Participation We will have a number of avenues for course participation, graded on completion. These include regular course readings and responses, finding and sharing resources relevant to course topics on class discussion platforms, and providing peer feedback on classmates’ work.

Late work policy

An assignment may receive an F if a student does not participate in every phase of the development of the project and meet all deadlines for preliminary materials (proposals, drafts, etc.). Failure to submit any of the graded course assignments is grounds for failure in the course. If a final draft or project, plus required addenda, is not submitted in class on the date due, it will be considered late and will lose one letter grade for each day or part of a day past due (A to B, etc.). Assignments are due in hard copy and or via email/link (online assignment). You must submit your assignments directly to the instructor. Any late submissions must be approved by your faculty instructor well in advance of the due date.

Grading Scale

A+ = 97-100 | A = 93-97 | A- = 90-93
B+ = 87-90 | B = 83-87 | B- = 80-83
C+ = 77-80 | C = 73-77 | C- = 70-73
D+ = 67-70 | D = 63-67 | D- = 60-63
F = below 60%

Here is a description of the kind of participation in the course that would earn you an A, B, C, etc. Your instructor may use pluses and minuses to reflect your participation more fairly, but this is a general description for each letter grade.

A – Excellent
Excellent participation is marked by near-perfect attendance and rigorous preparation for class. You respond to questions and activities with enthusiasm and insight and you listen and respond thoughtfully to your peers. You submit rough drafts on time, and these drafts demonstrate a thorough engagement with the assignment. You respond creatively to the feedback you receive (from both your peers and instructors) on drafts, making significant changes to your writing between the first and final drafts that demonstrate ownership of your own writing process. Finally, you are an active contributor to the peer- review and collaborative writing/making processes.

B – Good
Good participation is marked by near-perfect attendance and thorough preparation for discussion section. You respond to questions with specificity and make active contributions to creating a safe space for the exchange of ideas. You submit rough drafts on time, and these drafts demonstrate thorough engagement with the assignment. You respond effectively to the feedback you receive (from both your peers and instructor) on drafts, making changes to your work between the first and final drafts. You are a regular and reliable contributor to the peer-review and collaborative writing/making processes.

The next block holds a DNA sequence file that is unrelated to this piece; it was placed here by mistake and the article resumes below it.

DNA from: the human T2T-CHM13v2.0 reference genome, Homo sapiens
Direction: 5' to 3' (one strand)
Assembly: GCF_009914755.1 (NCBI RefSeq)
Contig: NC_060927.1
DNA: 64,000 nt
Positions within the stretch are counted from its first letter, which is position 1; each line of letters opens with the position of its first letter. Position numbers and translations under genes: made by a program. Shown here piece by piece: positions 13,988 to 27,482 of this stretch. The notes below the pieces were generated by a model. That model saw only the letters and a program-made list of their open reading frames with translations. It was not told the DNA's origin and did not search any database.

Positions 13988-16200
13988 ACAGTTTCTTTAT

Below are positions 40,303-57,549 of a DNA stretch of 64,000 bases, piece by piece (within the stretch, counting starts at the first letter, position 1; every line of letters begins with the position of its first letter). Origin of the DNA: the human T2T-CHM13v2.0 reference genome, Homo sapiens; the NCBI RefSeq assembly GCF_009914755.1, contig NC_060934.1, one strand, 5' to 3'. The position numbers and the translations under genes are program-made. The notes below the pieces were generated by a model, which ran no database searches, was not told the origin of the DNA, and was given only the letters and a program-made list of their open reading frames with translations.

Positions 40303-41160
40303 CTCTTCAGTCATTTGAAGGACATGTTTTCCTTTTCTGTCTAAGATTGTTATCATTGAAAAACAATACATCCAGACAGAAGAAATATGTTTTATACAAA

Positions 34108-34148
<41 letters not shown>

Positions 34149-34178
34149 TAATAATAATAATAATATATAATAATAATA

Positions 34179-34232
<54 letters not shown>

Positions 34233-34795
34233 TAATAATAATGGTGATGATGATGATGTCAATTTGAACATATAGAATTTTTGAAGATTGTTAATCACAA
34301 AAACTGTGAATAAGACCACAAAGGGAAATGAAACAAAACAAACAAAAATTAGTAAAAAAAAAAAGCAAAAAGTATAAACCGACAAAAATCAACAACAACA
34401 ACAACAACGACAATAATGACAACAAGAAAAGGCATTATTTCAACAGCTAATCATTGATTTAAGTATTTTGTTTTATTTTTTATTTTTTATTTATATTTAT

C – Satisfactory
Satisfactory participation is marked by regular attendance and preparation for class. You respond to questions when prompted and participate in classroom activities, though you may sometimes be distracted. You are present, with few absences, and have done some of the reading some of the time. You submit drafts on time and make some efforts toward revision between the first and final drafts of an assignment. You are involved in peer-review activities, but you offer minimal feedback and you may not always contribute fully to the collaborative writing/making process.

D – Unsatisfactory
Unsatisfactory participation is marked by multiple absences from section and a consistent lack of preparation. You may regularly be distracted by materials/technology not directly related to class. You submit late or incomplete work and revise minimally or only at a surface level between drafts. You are absent for peer-review activities, offer unproductive feedback, or do not work cooperatively in collaborative environments.

Failing participation is marked by excessive absences, a habitual lack of preparation, and failure to engage in the drafting, revision, and collaborative writing/making processes.


UNL Course Policies and Resources. Students are responsible for knowing the university policies and resources found on this page (https://go.unl.edu/coursepolicies):


On-time attendance is required as well as work inside and outside of section. Please notify your instructor in advance if you must be absent for illness or family emergency. Any absences must be cleared with the instructor, or justified with written documentation (e.g. letter from team, etc.). We do not differentiate between mental and physical health and in either case please be in communication for when you need to take a day off. After a student misses a week’s worth of classes each subsequent missed class will result in the reduction of the final grade by a full letter grade (i.e., A to B, B- to C-) Excessive tardiness or leaving early will also impact your grade and will follow the same rubric.

Please also note the JCSTF attendance policy: